The Fresh Loaf

News & Information for Amateur Bakers and Artisan Bread Enthusiasts

Is this an unusual way to make sourdough?

Trinity23's picture
Trinity23

Is this an unusual way to make sourdough?

Many years ago my Mother gave me a portion of her sourdough bread dough, told me to keep it for a week and then use it to make my bread. I would then keep the same sized portion of my own dough for the following week, no actual starter.She told me this was how her Mother made it in Germany and it worked. She got her dough from a friend.Obviously i don't know anyone that I can get a chunk of dough from.

Years on I would like to make this again, I have found some gluten free recipes I'd like to try but I don't know where t start.I can't recall what quantity I was using, I have no idea if this works for gluten free? All of the sourdough recipes I have found seem to be tedious.

Thanks

 

BobbyFourFingers's picture
BobbyFourFingers

Historically, this was a common way to maintain a starter. Bakers would use a piece of dough dough from the previous day to raise their doughs. I’m sure someone, somewhere is still doing it this way though.

Sourdough bread recipes do not need to be tedious. In fact, I think a tedious sourdough recipe sounds like one that has lost the spirit of baking bread.

Weekend Bakery has a simple sourdough that’s almost fool proof as well as well written advice for beginners (though I think the pineapple starter method on this site is more of a sure thing): https://www.weekendbakery.com/posts/sourdough-pain-naturel/

There are many good recipes on the Wild Yeast Blog. The Norwich Sourdough recipe is also easy and you don’t necessarily have to use a couche, as the author does: http://www.wildyeastblog.com/my-new-favorite-sourdough/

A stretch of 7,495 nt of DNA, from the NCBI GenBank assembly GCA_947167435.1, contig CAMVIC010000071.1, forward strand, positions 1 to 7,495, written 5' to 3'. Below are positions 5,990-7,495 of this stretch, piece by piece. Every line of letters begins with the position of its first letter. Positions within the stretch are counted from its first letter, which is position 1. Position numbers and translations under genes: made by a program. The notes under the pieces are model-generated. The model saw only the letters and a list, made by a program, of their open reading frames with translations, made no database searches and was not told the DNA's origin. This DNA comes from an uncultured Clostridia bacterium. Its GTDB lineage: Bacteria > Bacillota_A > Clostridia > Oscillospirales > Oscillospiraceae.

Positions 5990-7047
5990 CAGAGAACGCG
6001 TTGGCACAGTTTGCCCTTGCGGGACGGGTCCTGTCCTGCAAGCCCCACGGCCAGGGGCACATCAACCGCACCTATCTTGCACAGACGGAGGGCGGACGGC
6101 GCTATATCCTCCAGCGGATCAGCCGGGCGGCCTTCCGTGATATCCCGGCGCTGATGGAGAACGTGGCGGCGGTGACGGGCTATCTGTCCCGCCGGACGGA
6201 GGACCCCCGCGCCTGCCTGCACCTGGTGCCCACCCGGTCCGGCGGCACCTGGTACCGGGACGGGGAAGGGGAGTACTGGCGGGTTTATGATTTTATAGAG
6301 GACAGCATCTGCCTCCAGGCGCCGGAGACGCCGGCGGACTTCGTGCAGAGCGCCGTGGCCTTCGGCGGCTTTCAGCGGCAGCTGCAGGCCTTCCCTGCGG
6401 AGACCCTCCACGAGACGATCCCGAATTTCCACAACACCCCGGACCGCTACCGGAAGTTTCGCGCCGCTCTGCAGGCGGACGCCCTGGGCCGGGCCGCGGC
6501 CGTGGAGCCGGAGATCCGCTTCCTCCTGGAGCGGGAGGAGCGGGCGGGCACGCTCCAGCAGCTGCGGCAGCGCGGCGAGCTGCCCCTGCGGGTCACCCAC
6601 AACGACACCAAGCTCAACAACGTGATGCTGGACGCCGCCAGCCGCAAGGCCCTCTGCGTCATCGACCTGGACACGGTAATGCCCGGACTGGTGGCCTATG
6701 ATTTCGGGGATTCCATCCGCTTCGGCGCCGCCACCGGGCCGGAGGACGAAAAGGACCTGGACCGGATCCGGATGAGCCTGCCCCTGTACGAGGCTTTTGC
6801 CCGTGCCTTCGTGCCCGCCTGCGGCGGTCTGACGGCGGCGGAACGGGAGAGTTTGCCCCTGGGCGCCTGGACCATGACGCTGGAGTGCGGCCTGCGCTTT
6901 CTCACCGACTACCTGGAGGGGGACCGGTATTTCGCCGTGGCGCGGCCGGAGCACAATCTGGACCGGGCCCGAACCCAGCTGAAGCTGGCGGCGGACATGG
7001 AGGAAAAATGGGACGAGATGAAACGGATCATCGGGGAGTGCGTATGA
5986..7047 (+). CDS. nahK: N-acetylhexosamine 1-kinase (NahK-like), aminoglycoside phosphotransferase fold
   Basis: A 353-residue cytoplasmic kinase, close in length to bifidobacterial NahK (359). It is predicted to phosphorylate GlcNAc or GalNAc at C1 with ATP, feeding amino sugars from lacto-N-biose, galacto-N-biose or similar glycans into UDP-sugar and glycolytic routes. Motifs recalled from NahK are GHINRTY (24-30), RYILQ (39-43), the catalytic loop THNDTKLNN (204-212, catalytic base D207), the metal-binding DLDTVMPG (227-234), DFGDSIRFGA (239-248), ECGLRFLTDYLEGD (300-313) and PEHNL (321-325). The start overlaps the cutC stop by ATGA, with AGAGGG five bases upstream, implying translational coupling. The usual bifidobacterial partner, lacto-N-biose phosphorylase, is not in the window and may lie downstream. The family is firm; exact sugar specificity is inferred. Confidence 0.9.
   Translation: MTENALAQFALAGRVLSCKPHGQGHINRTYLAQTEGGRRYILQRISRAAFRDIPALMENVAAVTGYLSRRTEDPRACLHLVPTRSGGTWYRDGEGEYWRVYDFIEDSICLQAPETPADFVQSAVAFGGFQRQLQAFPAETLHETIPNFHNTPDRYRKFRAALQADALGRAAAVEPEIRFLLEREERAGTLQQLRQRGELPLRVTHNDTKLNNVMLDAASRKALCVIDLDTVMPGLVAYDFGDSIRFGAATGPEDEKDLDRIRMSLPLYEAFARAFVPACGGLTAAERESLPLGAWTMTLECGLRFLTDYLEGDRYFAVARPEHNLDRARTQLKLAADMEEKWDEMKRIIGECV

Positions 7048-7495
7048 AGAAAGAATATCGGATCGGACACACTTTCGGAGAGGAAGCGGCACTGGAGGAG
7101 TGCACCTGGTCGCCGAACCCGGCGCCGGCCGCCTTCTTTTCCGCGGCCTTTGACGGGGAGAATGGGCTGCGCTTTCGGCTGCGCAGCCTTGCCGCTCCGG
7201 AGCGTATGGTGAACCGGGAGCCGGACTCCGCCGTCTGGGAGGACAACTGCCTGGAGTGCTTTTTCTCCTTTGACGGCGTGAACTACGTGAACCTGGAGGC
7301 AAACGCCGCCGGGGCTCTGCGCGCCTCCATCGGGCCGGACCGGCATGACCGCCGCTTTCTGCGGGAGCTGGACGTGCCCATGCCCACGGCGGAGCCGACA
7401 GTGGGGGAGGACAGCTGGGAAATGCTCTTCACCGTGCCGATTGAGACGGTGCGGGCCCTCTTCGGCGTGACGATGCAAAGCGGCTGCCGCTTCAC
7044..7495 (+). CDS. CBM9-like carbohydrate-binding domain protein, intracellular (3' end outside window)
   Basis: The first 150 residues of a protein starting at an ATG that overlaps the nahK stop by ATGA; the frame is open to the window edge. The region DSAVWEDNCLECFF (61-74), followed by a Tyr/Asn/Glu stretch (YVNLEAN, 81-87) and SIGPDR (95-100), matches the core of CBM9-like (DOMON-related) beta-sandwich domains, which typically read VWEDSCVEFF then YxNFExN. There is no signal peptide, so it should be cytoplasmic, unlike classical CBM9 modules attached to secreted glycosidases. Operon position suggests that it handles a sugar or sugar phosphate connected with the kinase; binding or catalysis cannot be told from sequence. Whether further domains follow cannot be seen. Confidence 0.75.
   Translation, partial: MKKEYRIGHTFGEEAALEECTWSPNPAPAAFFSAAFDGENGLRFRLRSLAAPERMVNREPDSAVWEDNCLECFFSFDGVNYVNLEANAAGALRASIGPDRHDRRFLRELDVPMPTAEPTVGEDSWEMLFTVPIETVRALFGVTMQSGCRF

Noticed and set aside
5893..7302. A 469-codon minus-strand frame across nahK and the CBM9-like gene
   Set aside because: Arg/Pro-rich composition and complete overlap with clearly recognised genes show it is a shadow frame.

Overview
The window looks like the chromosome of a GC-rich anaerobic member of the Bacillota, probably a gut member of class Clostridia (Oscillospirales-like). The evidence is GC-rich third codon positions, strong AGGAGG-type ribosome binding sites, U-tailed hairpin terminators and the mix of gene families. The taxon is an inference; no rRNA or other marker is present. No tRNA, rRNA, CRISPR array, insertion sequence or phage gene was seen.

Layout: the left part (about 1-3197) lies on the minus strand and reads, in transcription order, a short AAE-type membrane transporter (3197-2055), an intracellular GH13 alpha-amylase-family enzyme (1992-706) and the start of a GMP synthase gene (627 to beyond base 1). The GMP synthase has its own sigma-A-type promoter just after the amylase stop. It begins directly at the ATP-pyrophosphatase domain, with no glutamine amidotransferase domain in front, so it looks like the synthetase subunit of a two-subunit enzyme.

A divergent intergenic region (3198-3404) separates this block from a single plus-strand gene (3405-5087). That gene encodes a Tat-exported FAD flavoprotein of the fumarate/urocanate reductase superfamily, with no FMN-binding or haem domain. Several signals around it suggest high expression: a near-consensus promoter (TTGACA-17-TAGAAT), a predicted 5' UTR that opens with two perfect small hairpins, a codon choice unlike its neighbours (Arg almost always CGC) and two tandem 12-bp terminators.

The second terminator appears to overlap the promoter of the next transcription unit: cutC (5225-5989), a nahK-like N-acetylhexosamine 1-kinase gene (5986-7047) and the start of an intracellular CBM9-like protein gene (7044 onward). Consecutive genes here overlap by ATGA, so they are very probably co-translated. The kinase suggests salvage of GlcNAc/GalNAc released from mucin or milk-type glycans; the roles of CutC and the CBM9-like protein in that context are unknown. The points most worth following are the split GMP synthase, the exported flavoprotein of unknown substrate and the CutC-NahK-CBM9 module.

I’m not gluten intolerant so I haven’t tried to make breads from gluten free meals. To me, this could be tedious as nothing is going to behave the same has a strong wheat flour. It would feel entirely alien to me.

One thing that has been noted by some individuals is that they can tolerate heirloom wheat flours better than wheats from monoculture farming practices. Perhaps their systems have sensitized to a few kinds of mass produced wheats, but are not sensitized to the components of various wheats that our ancestors consumed. It may be worth seeking out heirloom/heritage grains in your area.

 

Trinity23's picture
Trinity23

Thank you so much for all of the information. I am going to have a look because I am just busting to make bread again.

We started eating spelt ( ancient wheat) about 15 years ago, the thing is, it's still wheat, we are entirely off it now, several family members are allergic not just intolerant.

I am very familiar with heavy breads lol. It's just so common in gluten free but if I can find the starter I think I can make it pretty good :D

My favourite bread at the moment is rice bread, it makes crunchy toast! But yes, a somewhat normal loaf for the kids would be super nice.

Thanks again

Mini Oven's picture
Mini Oven

for some ideas

here is one:   http://www.thefreshloaf.com/node/17349/what-buck-my-unplanned-experiment-buckwheat-sourdough

There are various non wheat starters. Often a rye starter will be used or converted to a gluten free starter if rye is tolerated.  A rye starter can be made from scratch and takes about a week to two weeks to get it up and working. It can easily be fed and maintained per family tradition, saving a dough ball to use in the next loaf. Also known as "old dough" or "pate fermente."